This article, the third in a three-part series begun by Daniel Hammer in Spring 2005, was reported from Chincoteague’s 80th Annual Pony Swim and Auction, held July 27-28 2005. Most information for this story derives from personal observations of the author.
Between late summer thunderstorms, in the balmy midnight air, a mare bore her first colt in captivity. On this hot July night, miles from her home, a white fence and the silhouettes of volunteer firefighters replaced marsh grass, pine forests and sand dunes — a view the mare would have seen had she given birth on any previous evening.
It wasn’t twenty-four hours after the newborn entered the world that the firefighters asked him to perform before an audience of thousands. Two men paraded the baby horse around a dusty arena, as the auctioneer took bids on the colt. The foal went for $4,400. A sad sound came from behind the arena — the call of a mother horse to her baby.
As luck would have it, this foal became one of the small number — usually less than ten percent — of auctioned foals who are returned to their mothers. Through a buy-back plan established by the local fire company, the buyer is deemed a sponsor, and receives title to mare and foal, who are then returned to the Chincoteague National Wildlife Refuge. But due to an agreement reached with the Fish and Wildlife Service in 1946, most ponies cannot return home. The fire department is only permitted to graze 150 horses on the refuge. The auction provides a venue to sell the excess animals, who would otherwise be counted as threats to the area’s natural ecological balance.
The selling of the foals took place at the annual pony swim and auction, made famous by Marguerite Henry’s 1947 story, Misty of Chincoteague. Proceeds from the auction’s sponsorship and sales help purchase firefighting equipment, and also provide hoof trimmings, vaccinations, and de-worming treatments for the horses on the refuge. More than 40,000 visitors attended.
“It’s $300,000 for a new fire truck and $150,000 for a new ambulance; we never make enough,” said Roe Terry, a volunteer fireman and event coordinator. The department makes an average of $150,000 from selling the foals, with additional money raised from visitor contributions.
Locals line the streets selling stuffed ponies, hand-made t-shirts, and other hometown crafts. Hotels are booked full; for on these two July days, more tourists flock to the town than visit the island throughout the rest of the year.
On the day before the auction, fire company staff force the ponies to swim the channel from Assategue Island, home of the National Chincoteague Wildlife Refuge, to Chincoteague, Virginia, where the auction takes place. Firefighters perform the roundups and manage the auction of the legendary ponies. For two days, the group of wild ponies turn local fire fighters into small-town heroes.
As families slog through the muddy Veterans Memorial Park to witness the 80th annual swim, firefighters, some afoot, others on horseback, do their best to control both the horses and the crowd.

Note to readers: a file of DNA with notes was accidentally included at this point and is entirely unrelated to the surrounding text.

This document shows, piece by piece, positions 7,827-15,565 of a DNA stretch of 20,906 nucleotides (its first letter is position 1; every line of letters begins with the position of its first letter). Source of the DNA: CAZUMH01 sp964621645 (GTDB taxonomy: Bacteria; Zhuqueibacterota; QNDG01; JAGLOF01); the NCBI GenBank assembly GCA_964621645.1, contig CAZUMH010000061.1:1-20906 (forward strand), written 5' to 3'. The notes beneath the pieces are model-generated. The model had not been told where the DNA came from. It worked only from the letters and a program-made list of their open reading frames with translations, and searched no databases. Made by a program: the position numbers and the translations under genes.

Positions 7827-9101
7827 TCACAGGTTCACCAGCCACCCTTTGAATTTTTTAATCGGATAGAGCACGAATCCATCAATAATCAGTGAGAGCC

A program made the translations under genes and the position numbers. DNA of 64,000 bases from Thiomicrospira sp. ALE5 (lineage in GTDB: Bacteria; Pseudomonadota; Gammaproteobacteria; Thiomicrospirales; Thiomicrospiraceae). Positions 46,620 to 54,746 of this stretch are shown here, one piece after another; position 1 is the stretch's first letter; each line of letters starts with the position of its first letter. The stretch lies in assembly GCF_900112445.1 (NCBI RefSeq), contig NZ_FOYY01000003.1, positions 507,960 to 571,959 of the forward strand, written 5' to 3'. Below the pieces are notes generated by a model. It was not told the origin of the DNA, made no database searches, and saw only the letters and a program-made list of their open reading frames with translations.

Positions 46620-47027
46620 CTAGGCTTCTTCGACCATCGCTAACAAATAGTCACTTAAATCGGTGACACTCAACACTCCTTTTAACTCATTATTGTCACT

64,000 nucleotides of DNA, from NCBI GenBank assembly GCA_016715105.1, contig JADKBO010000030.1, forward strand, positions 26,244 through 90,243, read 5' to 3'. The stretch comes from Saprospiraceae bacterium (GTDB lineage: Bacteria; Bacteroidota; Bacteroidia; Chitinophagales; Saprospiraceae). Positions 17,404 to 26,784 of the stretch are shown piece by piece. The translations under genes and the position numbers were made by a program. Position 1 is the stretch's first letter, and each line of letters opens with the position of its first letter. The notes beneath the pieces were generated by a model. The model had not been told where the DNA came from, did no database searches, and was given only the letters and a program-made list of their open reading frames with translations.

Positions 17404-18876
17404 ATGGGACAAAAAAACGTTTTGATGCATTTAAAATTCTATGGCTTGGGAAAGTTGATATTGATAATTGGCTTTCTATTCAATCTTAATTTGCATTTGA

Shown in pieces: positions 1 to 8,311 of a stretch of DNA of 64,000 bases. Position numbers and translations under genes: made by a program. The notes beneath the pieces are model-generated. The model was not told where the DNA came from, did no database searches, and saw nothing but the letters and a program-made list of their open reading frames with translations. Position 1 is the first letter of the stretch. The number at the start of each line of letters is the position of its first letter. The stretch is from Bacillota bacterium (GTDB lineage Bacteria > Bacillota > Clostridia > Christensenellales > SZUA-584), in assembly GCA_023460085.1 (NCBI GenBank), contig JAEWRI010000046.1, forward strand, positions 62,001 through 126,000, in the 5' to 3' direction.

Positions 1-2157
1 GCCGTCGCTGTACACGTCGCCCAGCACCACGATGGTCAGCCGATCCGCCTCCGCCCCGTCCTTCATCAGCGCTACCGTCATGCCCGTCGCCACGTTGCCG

“We got a lot of pissed off ponies coming through here,” shouted Terry. “Stand back, the stallions are going to be separated from the mares, they’re going to be mad. Step in there and you’ll get your head kicked in.” To prevent such calamities, Terry and the other firefighters work with a group called the Salt Water Cowboys. The Cowboys, who come from all over the United States, dress the part. They ride tall on their horses and crack their whips to show who’s in control, as the ponies rather listlessly pull themselves out of the water after the 500-yard forced swim.
The press photographs and pets the horses for about 45 minutes after their arrival. Despite the dramatic tough talk and actions of the cowboy’s their ponies appear to be used to people. Throughout the year they are shod and handled by veterinarians; and each year they see more than 1.5 million people come to visit to the Chincoteague National Wildlife Refuge.
The fire company has no problem letting the crowd get close to the horses once the auction begins. After spending one last night with their herd, on Thursday morning, the foals are separated from their mothers and put on display for hopeful bidders.
The auctioneer barks to the crowd: “They make show ponies, pony club mounts, best friends for life. Put your hand up when you see a pony you like.” Two burly firefighters circle a three-month old colt. Tagged A-87, the small chestnut is the first to go that day. As one man holds the colt’s tail tightly between his legs for optimal grip, another staffer walks on the animal’s other side. The young horse’s shaky stance doesn’t deter the bidder, who offers $900 within two minutes.
Hoping for a new best friend, children lean anxiously forward to get a glimpse of each pony entering the gated arena.
Anyone able to pay about $800 to $10,500 can have a horse. The firefighters conduct no preliminary background checks or interviews to determine a buyer's ability to properly support a horse's well-being; the legendary foal becomes an item to be bought and sold. Some owners even breed their own Chincoteague ponies. The Chincoteague National Pony Association now has 187 purebred Chincoteagues on record.
The ancestors of these horses roamed freely on Assateague for 300 years before pony penning began. Eighty years after the first auction took place, they are treated as pets. Over the years, through events such as the pony swim and auction, the free-living status of these ponies has become illusory.
For more background on the Chincoteague ponies, please read "Chincoteague Ponies: Wildlife on the Brink," Part One of our three-part series.